Don’t believe doomsayers like Bernie Sanders, Joseph Stiglitz, and Paul Krugman. America is still the land of opportunity.
If you’re willing to work hard, constantly improve your skills, and hold yourself to a high standard of excellence, you can make something of yourself in this country. But that could change—if we decide to pursue an agenda of “equality of opportunity.”
Equal opportunity appeals to many people because it evokes the idea of a level playing field. We believe everyone should play by the same rules, and that no one should get special privileges at the expense of others. But the people who go around advocating equality of opportunity today often aren’t talking about a level playing field, where the laws apply equally to all.
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What they mean is that we should all enjoy an equal chance of success. According to today’s leading critics of economic inequality, if a child born to loving, affluent, educated parents is more likely to achieve economic success than someone born without such advantages, that is an injustice that the government has to fight.
But is that a fight we really want the government to wage?
It would mean, first and foremost, an unprecedented program of wealth redistribution, sapping affluent parents of every honestly earned dollar they’ve made so long as it could be used to give their child a “head start” in life.
And even that wouldn’t come close to achieving equality of initial chances. To approach that goal, parents would not be allowed to provide their children with any opportunities—a better school, a better computer, a better book collection, a trip abroad—if other people’s children did not have the same opportunities.
One philosopher recently mused that it might even be wrong for parents to read to their children since it could give them an “unfair advantage” in life. And after all that, you would “still be left with the great injustice of the smart and the dumb, who are so differently rewarded for comparable effort,” complains leading egalitarian Thomas Nagel.
We can never enjoy equal opportunities. All of us are born with certain advantages and certain challenges, and our happiness depends on maximizing our advantages and overcoming our challenges.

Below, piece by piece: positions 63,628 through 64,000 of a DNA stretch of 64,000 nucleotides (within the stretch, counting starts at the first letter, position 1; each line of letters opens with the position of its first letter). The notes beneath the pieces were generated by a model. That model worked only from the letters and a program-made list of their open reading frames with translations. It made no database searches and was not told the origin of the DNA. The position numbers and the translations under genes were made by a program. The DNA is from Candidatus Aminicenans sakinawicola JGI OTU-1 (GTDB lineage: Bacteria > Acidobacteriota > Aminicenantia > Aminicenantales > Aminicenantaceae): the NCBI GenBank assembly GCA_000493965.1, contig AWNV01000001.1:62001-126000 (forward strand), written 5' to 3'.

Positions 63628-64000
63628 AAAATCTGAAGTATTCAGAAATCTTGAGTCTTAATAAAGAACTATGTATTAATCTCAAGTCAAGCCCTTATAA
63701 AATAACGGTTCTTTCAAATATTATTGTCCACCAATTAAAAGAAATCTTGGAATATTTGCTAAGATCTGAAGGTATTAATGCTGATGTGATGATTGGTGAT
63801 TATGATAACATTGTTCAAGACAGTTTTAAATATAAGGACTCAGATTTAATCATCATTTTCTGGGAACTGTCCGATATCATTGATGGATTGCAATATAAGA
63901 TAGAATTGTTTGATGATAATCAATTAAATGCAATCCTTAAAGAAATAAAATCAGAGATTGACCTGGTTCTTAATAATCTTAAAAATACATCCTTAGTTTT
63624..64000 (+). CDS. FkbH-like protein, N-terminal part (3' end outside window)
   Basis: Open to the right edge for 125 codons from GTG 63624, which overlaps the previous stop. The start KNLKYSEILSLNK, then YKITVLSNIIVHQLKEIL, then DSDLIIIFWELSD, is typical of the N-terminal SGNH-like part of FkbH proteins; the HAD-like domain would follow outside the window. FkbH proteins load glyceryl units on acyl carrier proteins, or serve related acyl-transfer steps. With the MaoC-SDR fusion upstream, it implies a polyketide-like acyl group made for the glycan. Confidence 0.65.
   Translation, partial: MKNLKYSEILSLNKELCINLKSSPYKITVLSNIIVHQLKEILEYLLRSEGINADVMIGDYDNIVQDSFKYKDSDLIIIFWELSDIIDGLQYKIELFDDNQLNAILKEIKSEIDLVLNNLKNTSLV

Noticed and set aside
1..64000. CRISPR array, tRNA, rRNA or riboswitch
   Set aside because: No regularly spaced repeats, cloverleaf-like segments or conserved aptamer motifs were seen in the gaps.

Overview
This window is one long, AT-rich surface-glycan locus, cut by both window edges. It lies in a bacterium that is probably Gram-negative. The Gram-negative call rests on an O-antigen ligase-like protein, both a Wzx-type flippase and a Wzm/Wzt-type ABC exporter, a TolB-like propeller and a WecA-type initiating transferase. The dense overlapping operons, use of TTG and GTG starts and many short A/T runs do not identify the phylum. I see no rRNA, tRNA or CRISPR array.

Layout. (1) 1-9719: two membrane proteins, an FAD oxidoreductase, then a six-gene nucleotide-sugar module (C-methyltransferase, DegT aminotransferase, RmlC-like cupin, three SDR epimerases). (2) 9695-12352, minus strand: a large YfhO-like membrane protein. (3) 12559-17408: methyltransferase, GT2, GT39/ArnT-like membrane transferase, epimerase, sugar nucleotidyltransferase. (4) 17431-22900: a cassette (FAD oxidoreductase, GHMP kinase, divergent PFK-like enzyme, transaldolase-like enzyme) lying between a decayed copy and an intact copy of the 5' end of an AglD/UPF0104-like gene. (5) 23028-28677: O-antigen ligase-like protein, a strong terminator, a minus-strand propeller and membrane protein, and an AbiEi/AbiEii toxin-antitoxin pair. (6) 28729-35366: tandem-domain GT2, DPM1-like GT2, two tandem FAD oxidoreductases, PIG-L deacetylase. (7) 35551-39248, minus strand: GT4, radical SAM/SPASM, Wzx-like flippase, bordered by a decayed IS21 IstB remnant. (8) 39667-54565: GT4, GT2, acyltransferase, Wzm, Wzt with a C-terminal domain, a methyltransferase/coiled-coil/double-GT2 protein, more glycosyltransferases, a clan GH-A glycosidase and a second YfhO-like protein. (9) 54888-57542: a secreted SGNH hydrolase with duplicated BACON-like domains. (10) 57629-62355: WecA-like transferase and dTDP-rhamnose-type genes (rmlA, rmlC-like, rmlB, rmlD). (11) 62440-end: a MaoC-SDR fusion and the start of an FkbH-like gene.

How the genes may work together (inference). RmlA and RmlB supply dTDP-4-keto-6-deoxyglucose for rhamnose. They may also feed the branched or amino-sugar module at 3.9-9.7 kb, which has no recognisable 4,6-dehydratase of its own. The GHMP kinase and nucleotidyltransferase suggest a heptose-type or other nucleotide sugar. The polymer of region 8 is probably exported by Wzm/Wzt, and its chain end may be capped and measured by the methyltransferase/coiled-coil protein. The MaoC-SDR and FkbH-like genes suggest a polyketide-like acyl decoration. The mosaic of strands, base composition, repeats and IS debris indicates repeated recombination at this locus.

Will the struggle upward be harder for some than for others? No question. If your parents are loving, rich, educated, and well connected, you’ll probably have an easier time building a successful life than if you’re born a poor orphan. This is one reason parents work so hard to provide their children with opportunities: opportunities matter.
But to the extent we live in a free society, even those starting out with limited opportunities can succeed—as evidenced by the remarkable success achieved by many second- (and sometimes first-) generation immigrants.
Trying to equalize opportunities would really mean destroying opportunities. You can’t make parents equally affluent—but you can make them equally impoverished. You can’t make children equally intelligent—but you can throttle the intelligent. You cannot level up. You can only level down. That is not only grotesquely unfair to those with greater opportunities, but it also comes at the expense of those with fewer opportunities.
The favorable circumstances other people enjoy can’t hold us back. Exactly the reverse is true. Part of the reason people flock to the United States is precisely because it is a land in which other people are wealthier, better educated, and more productive than in their home countries. If other people’s opportunities really held us back, then instead of foreigners immigrating to America, Americans should be immigrating to places like Mexico and India, where they would be among the wealthiest and best educated people in the country. The reason this doesn’t happen is because we know in some terms that other people’s successes are a boon to our lives—not a threat. The success of the Walton family hasn’t held anyone back—it’s created opportunities for millions to buy affordable products (and to find employment).
The real source of a level playing field is not economic equality but freedom. In a free society, no one can use the power of the government to gain special privileges that hold us back or exploit us. We all have the liberty to rise by means of our own thought and effort, regardless of where we start.
Don Watkins is the co-author of "Equal Is Unfair: America’s Misguided Fight Against Income Inequality." You can follow his work at http://equalisunfair.com.